Protecting the Form but not the Function: Is U.S. Law Ready for a New Model High Tech?

Posted: 1 May 2012

See all articles by Dana Beldiman

Dana Beldiman

University of California Hastings College of the Law; Bucerius Law School

Date Written: 2004

Abstract

One of the areas of intellectual property whose rapid expansion in recent years risks producing negative collateral effects is protection of product design. Pressured by systemic demands for stronger protection mechanisms, judicial decisions have broadened the scope of protection, in particular in the area of trade dress law. Many of these decisions, however, are rendered in an immature doctrinal environment, characterized by the use of imprecisely defined concepts and doctrines that are incongruous with the needs of the intellectual property to be protected. This incongruity between problem and solution can create precedents that threaten the balance between free competition and protection. That balance can be restored, however, by limiting trade dress protection and implementing specialized design protection mechanisms. Legislative models for more closely tailored protection mechanisms exist, and should be considered.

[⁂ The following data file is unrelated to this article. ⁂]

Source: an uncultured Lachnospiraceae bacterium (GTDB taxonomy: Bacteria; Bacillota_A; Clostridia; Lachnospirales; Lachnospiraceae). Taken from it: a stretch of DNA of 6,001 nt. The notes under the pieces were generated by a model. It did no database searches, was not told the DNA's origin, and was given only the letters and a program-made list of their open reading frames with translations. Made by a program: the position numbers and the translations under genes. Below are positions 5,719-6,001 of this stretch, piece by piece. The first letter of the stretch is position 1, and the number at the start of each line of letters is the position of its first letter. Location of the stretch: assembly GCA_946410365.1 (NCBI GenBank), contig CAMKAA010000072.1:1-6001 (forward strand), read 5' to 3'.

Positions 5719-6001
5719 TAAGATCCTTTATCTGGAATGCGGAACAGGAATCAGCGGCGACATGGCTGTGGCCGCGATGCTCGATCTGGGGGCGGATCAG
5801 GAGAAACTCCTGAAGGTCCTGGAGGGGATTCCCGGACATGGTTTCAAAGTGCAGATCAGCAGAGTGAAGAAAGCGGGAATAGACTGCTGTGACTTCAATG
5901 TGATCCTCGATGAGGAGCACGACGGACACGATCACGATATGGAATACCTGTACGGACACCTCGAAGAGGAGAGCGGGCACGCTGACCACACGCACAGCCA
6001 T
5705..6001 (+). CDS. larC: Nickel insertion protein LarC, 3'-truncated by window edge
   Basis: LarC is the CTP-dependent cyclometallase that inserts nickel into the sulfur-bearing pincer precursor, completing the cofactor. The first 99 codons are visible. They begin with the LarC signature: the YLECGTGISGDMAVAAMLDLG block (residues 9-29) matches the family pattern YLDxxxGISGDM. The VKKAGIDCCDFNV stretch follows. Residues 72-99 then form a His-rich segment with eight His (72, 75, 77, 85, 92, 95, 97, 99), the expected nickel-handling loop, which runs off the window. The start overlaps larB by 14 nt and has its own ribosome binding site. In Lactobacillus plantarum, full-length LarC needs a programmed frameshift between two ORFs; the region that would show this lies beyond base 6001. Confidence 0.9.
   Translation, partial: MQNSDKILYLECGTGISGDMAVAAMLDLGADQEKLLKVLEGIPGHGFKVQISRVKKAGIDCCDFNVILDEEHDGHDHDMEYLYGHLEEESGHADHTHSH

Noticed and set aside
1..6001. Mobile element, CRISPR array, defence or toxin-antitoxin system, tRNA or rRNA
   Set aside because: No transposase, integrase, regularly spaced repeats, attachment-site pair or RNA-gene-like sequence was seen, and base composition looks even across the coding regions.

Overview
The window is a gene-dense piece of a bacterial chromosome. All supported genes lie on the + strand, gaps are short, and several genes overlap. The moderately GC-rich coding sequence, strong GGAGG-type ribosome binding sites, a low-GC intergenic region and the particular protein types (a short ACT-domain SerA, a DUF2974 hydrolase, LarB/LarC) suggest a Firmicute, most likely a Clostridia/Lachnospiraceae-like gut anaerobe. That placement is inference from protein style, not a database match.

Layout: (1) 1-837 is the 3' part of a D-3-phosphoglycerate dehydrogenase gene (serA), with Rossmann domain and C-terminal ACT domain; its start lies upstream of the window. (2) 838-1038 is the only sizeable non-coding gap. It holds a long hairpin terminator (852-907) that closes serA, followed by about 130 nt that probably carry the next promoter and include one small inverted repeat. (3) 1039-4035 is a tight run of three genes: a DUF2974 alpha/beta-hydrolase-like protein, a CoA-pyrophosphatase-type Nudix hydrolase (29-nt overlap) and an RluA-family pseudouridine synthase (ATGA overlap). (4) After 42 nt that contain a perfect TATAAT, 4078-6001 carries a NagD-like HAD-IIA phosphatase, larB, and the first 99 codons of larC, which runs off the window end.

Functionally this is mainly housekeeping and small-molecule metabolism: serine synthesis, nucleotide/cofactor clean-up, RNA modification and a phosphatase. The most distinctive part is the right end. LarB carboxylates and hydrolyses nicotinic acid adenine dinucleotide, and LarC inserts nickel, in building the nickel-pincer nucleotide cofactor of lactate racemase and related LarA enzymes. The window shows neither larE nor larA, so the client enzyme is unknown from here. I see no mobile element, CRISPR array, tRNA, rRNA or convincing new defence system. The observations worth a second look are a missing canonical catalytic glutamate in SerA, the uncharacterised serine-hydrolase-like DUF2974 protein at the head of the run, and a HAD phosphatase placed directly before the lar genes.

Suggested Citation

Beldiman, Dana, Protecting the Form but not the Function: Is U.S. Law Ready for a New Model High Tech? (2004). Santa Clara Computer and High Technology Law Journal, Vol. 20, No. 2, 2004. Available at SSRN: https://ssrn.com/abstract=2049039

Dana Beldiman (Contact Author)

University of California Hastings College of the Law ( email )

200 McAllister Street
San Francisco, CA 94102
United States

Bucerius Law School ( email )

Jungiusstr. 6
Hamburg, 20355
Germany

Register to save articles to
your library

Register

Paper statistics

Abstract Views
279
PlumX Metrics